Some celebrities have found themselves to be the victims of inappropriate medical record access breaches, albeit more so on an individual basis, not part of a typically much larger breach. Given the series of medical data breaches and the lack of public trust, some countries have enacted laws requiring safeguards to be put in place to protect the security and confidentiality of medical information as it is shared electronically and to give patients some important rights to monitor their medical records and receive notification for loss and unauthorized acquisition of health information. The United States and the EU have imposed mandatory medical data breach notifications.
Although such incidents pose the risk of identity theft or other serious consequences, in most cases there is no lasting damage; either the breach in security is remedied before the information is accessed by unscrupulous people, or the thief is only interested in the hardware stolen, not the data it contains. Nevertheless, when such incidents become publicly known, it is customary for the offending party to attempt to mitigate damages by providing to the victims subscription to a credit reporting agency, for instance.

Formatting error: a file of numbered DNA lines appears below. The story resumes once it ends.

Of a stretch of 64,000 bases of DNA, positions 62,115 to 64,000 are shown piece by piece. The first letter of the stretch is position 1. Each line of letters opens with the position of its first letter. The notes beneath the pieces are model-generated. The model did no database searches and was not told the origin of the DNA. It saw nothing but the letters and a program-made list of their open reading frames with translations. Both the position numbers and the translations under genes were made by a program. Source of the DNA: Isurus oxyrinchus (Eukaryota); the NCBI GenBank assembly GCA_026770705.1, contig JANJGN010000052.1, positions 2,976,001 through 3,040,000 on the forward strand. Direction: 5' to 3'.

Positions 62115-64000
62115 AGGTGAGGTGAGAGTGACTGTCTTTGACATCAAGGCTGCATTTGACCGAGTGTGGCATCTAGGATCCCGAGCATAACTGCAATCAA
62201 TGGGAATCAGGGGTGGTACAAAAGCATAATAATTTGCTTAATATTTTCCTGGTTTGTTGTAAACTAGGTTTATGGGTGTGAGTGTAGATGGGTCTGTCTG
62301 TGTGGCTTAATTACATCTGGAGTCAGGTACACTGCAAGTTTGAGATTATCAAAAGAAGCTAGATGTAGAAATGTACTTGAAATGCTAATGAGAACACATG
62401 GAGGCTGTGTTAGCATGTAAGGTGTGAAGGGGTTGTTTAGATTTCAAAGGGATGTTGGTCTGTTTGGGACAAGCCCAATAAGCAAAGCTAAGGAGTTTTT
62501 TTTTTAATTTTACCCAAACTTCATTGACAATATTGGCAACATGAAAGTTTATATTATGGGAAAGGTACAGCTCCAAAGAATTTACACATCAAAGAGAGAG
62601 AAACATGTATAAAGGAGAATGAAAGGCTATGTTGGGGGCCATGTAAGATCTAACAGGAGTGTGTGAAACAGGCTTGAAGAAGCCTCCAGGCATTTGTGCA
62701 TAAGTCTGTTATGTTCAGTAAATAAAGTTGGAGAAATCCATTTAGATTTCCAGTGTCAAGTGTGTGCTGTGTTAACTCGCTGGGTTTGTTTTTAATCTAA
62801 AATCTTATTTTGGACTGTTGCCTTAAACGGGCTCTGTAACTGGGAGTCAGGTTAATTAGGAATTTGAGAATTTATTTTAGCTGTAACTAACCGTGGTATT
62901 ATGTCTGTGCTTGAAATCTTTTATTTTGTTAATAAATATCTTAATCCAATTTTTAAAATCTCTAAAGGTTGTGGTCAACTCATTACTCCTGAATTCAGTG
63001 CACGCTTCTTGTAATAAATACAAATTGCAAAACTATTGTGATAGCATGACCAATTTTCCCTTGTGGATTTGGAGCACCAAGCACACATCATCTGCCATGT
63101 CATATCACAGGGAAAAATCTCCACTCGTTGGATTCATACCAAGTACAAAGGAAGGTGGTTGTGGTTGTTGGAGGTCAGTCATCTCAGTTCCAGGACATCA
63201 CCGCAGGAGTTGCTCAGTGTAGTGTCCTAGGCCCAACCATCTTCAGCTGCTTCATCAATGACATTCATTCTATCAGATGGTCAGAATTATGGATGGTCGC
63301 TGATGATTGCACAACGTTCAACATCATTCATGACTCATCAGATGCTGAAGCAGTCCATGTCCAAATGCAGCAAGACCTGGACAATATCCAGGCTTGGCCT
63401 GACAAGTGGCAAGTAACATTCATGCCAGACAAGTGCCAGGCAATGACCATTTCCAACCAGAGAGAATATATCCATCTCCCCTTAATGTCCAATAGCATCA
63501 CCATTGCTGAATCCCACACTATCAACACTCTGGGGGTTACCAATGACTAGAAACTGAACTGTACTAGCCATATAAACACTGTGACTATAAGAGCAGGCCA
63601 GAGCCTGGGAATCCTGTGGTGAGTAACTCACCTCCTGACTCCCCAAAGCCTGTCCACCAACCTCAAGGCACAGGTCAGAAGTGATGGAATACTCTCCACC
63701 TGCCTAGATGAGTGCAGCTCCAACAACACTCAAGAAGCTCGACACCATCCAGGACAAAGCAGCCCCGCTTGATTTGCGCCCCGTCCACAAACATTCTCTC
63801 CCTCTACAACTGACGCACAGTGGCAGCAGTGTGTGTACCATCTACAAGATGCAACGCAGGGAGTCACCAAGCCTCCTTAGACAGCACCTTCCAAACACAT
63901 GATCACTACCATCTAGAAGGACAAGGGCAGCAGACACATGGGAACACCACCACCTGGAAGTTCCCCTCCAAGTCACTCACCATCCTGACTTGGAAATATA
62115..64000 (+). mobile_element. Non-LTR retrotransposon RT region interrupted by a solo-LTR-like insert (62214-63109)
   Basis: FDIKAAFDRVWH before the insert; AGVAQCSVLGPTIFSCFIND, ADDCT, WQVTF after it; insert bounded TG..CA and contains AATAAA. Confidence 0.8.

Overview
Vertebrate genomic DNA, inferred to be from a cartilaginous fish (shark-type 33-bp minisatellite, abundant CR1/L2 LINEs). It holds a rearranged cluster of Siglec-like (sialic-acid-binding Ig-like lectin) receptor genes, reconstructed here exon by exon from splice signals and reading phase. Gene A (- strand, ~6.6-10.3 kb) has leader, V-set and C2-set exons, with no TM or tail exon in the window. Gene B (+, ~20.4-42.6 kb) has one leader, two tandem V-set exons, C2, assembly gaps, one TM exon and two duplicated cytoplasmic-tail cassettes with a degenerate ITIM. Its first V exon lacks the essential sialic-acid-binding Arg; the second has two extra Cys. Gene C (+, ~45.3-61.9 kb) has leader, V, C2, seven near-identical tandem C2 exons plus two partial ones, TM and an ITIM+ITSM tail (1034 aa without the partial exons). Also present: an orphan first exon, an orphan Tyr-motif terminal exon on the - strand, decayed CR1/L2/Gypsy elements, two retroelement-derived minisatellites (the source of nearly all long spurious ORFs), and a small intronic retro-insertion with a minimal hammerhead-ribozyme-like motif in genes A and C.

Well known incidents include:
In October 2013, Adobe Systems revealed that their corporate data base was hacked and some 130 million user records were stolen. According to Adobe, "For more than a year, Adobe’s authentication system has cryptographically hashed customer passwords using the SHA-256 algorithm, including salting the passwords and iterating the hash more than 1,000 times. This system was not the subject of the attack we publicly disclosed on October 3, 2013. The authentication system involved in the attack was a backup system and was designated to be decommissioned. The system involved in the attack used Triple DES encryption to protect all password information stored."
In the Summer of 2012, Wired.com Senior Writer Mat Honan claims that "hackers destroyed my entire digital life in the span of an hour” by hacking his Apple, Twitter, and Gmail passwords in order to gain access to his Twitter handle and in the process, claims the hackers wiped out every one of his devices, deleting all of his messages and documents, including every picture he had ever taken of his 18-month-old daughter. The exploit was achieved with a combination of information provided to the hackers by Amazon's tech support through social engineering, and the password recovery system of Apple which used this information. Related to his experience, Mat Honan wrote a piece outlining why passwords cannot keep users safe.
In April 2011, Sony experienced a data breach within their PlayStation Network. It is estimated that the information of 77 million users was compromised.
In March 2011, RSA suffered a breach of their SecurID token system seed-key warehouse, where the seed keys for their 2-Factor authentication system were stolen, allowing the attackers to replicate the hardware tokens used for secure access in corporate and government environments.
In June 2011, Citigroup disclosed a data breach within their credit card operation, affecting approximately 210,000 or 1% of their customers' accounts.